This report shows that neighborhoods play an important role in determining a family's prospects of moving up the economic ladder Metropolitan areas where the wealthy and poor live apart have lower mobility than areas where residents are more economically integrated.
In a 2011 public opinion poll, The Pew Charitable Trusts asked Americans how important they thought a number of factors were in determining whether people in the United States get ahead or fall behind economically. More than 80 percent of respondents identified factors such as hard work, personal ambition, and access to education as key drivers of upward mobility, while less than half viewed growing up in a good neighborhood as an important factor. On the contrary, respondents strongly agreed that a young person with drive, ambition, and creativity growing up in a poor neighborhood is more likely to get ahead economically than someone who grew up in a more affluent neighborhood but lacks those personal attributes.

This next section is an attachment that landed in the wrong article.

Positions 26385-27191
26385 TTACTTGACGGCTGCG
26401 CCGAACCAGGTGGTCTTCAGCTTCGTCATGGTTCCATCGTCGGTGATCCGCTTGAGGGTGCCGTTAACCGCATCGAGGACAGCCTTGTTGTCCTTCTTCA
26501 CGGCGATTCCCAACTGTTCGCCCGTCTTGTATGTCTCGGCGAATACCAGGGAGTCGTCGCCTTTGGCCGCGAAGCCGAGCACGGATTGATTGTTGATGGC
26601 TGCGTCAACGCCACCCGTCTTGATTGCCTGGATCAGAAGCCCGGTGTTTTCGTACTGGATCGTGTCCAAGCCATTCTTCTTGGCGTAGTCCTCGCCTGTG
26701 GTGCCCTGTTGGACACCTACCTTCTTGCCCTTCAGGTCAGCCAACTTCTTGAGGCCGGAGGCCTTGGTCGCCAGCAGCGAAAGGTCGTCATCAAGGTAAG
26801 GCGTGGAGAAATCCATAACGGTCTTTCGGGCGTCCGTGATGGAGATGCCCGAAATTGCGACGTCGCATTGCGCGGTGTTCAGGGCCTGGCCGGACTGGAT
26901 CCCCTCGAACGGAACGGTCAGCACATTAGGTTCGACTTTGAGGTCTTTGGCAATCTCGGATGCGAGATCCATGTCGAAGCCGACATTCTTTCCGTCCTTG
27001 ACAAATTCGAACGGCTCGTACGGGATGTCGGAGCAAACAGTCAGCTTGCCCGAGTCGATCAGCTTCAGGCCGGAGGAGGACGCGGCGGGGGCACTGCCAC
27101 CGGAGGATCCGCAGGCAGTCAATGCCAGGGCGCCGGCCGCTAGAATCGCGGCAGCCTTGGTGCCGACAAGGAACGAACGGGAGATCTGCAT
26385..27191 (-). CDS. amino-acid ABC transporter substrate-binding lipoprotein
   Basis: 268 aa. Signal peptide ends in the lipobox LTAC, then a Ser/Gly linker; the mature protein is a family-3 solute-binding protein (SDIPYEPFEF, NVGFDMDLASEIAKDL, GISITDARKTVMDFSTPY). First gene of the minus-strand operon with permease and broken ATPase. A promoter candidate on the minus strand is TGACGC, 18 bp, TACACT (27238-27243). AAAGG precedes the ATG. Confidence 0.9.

Contrary to these perceptions, however, evidence is building that location actually matters a great deal and that Americans' economic mobility prospects vary by state, locality, and even neighborhood. This report adds to the growing body of research as it examines economic mobility across 96 U.S. metropolitan areas and the role of place in Americans' prospects of moving up or down the economic ladder.
Among the findings:
The study was undertaken by Patrick Sharkey, associate professor of sociology at New York University, and Bryan Graham, associate professor of economics at the University of California, Berkeley.